We are presently living in an age of "artificial intelligence" -- but not how the companies selling "AI" would have you believe. According to Silicon Valley, machines are rapidly surpassing human performance on a variety of tasks from mundane, but well-defined and useful ones like automatic transcription to much vaguer skills like "reading comprehension" and "visual understanding." According to some, these skills even represent rapid progress toward "Artificial General Intelligence," or systems which are capable of learning new skills on their own. Given these grand and ultimately false claims, we need media coverage that holds tech companies to account. Far too often, what we get instead is breathless "gee whiz" reporting, even in venerable publications like The New York Times.
Google Maps is getting an "Immersive View" that will offer users digitally rendered looks at major US cityscapes, Alphabet CEO Sundar Pichai told the audience at Google's I/O 2022 keynote on Wednesday. The new feature uses computer vision and AI to blend Maps' existing Street View function with aerial photography to create high-resolution models of the various buildings and urban features of a given location. "With our new immersive view, you'll be able to experience what a neighborhood, landmark, restaurant or popular venue is like -- and even feel like you're right there before you ever set foot inside," wrote Miriam Daniel, VP of Google Maps, in a blog post. What's more, Maps' other tools and features can be applied to the view as well, enabling users to see what the area looks like at different times of the day and varying weather conditions. Immersive View will first be available for Los Angeles, London, New York, San Francisco and Tokyo later this year, with more cities to follow.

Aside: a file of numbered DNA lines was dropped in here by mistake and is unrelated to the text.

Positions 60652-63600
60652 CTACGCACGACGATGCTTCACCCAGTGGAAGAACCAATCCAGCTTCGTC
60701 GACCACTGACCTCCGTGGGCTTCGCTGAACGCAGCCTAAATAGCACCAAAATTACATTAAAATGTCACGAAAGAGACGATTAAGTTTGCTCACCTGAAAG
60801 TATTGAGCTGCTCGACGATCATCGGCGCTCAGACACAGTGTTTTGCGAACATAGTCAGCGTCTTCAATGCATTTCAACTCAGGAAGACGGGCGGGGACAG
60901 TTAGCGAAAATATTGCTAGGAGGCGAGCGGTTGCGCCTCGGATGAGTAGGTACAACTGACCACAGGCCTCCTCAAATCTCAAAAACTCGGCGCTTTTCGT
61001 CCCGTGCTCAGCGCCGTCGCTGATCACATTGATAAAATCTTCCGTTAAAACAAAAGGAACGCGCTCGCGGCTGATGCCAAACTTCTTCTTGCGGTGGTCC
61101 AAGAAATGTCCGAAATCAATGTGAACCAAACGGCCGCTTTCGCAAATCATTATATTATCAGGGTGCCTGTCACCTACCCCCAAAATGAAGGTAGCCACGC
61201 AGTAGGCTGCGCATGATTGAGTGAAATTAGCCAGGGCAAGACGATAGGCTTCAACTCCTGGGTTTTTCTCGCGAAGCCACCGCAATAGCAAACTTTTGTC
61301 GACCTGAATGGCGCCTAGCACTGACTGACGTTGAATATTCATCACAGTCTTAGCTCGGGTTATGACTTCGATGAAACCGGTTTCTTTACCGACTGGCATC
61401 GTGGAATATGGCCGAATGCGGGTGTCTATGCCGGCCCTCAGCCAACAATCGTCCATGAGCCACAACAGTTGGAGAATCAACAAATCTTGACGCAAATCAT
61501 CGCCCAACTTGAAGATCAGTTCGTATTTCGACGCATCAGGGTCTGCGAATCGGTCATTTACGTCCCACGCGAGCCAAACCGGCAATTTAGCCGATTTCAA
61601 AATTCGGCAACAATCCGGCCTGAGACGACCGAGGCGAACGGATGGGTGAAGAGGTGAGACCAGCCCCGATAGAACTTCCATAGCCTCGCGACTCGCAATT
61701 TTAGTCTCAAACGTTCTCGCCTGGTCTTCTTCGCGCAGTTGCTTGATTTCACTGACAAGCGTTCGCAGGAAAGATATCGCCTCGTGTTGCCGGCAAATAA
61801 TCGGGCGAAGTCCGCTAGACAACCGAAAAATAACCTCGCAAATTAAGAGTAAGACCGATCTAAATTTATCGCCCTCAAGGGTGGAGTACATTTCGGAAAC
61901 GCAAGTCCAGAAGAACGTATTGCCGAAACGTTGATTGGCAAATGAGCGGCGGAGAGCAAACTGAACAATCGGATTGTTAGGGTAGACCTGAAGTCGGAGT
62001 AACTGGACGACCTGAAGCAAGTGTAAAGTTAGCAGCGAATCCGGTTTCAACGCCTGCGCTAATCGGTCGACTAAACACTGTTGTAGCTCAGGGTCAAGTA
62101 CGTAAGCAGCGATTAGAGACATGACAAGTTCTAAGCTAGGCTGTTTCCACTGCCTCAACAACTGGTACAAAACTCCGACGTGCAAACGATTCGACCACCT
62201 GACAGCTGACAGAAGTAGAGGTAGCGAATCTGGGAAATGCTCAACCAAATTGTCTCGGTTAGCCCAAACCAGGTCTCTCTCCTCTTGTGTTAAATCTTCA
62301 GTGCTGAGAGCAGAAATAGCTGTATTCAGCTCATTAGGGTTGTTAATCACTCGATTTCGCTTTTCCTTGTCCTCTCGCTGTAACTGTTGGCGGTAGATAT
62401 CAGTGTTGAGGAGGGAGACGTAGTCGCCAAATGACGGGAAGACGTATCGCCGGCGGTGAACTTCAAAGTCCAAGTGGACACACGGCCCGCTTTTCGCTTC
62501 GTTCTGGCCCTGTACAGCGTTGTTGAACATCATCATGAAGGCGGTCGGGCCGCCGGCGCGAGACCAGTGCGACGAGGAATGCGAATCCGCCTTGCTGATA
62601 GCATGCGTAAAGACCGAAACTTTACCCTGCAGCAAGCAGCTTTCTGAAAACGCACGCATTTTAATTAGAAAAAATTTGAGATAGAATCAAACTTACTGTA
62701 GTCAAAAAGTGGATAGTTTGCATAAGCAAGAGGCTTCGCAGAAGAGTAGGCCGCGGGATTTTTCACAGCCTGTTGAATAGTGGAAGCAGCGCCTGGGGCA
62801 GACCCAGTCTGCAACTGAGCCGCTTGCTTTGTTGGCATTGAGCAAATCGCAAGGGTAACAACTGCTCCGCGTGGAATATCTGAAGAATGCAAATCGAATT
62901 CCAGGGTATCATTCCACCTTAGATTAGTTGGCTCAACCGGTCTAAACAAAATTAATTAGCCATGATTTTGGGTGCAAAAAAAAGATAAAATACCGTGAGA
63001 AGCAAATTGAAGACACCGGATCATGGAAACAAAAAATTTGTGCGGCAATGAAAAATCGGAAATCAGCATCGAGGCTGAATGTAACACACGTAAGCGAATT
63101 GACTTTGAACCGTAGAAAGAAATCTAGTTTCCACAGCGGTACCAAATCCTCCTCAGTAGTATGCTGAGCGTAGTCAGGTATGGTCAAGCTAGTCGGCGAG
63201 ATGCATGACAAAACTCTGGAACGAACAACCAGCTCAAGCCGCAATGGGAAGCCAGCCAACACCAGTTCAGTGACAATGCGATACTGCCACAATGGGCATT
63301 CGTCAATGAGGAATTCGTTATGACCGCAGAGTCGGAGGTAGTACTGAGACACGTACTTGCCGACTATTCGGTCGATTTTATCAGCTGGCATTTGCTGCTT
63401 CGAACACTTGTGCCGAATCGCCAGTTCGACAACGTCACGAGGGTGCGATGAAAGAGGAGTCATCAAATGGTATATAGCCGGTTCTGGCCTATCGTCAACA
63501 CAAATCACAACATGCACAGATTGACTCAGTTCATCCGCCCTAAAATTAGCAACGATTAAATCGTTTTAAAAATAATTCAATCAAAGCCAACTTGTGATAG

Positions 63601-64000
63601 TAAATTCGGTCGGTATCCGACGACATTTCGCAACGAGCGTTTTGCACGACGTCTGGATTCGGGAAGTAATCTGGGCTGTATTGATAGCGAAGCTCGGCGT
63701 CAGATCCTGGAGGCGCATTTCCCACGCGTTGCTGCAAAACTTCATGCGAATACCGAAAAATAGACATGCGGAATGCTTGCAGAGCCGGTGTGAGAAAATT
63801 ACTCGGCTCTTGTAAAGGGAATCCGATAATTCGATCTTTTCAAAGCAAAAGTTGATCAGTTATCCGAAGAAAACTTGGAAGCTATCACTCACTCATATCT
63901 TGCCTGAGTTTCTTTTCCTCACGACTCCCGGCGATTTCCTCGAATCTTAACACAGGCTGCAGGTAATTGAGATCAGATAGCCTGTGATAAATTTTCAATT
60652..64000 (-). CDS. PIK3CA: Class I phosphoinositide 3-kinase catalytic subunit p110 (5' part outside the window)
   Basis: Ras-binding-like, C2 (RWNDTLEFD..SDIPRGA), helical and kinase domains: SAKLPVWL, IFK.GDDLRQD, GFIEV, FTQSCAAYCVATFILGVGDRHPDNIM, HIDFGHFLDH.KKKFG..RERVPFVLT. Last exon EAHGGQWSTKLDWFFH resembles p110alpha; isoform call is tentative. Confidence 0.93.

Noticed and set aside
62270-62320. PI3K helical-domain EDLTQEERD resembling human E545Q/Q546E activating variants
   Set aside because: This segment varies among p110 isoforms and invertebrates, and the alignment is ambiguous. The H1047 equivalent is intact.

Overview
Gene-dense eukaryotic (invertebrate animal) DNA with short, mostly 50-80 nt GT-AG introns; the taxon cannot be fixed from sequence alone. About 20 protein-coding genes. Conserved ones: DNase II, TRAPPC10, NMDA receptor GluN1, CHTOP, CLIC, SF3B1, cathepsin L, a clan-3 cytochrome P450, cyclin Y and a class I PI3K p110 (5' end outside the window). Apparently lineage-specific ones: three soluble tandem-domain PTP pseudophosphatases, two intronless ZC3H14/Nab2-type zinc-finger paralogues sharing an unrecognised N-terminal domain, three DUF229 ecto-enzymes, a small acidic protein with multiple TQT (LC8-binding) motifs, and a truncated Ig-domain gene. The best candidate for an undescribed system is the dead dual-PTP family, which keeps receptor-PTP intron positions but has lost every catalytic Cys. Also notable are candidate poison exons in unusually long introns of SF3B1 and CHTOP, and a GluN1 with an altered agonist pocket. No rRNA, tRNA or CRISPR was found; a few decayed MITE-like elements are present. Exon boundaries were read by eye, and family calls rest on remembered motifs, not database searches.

Clearview AI has promised to stop selling its controversial face-recognizing tech to most private US companies in a settlement proposed this week with the ACLU. The New-York-based startup made headlines in 2020 for scraping billions of images from people's public social media pages. These photographs were used to build a facial-recognition database system, allowing the biz to link future snaps of people to their past and current online profiles. Clearview's software can, for example, be shown a face from a CCTV still, and if it recognizes the person from its database, it can return not only the URLs to that person's social networking pages, from where they were first seen, but also copies that allow that person to be identified, traced, and contacted. That same year, the ACLU sued the biz, claiming it violated Illinois' Biometric Information Privacy Act (BIPA), which requires organizations operating in the US state to obtain explicit consent from its residents to collect their biometric data, which includes their photographs.
The wildly popular FIFA video-game series will be rebranded EA Sports FC next year, its publisher Electronic Arts said on Tuesday, ending a three-decade relationship with football's governing body. Launched in 1993, a generation of millions of football fans and gamers across the globe grew up playing the game and it became a huge money-spinner. But "months of tense negotiations" between California-based Electronic Arts (EA) and governing body FIFA failed to end in an agreement to extend the partnership, The New York Times reported. FIFA reportedly wanted the $150 million it gets annually from EA to be increased to $250 million or more. The game has more than 150 million player accounts, according to EA, and The New York Times said it had generated more than $20 billion in sales over the past two decades.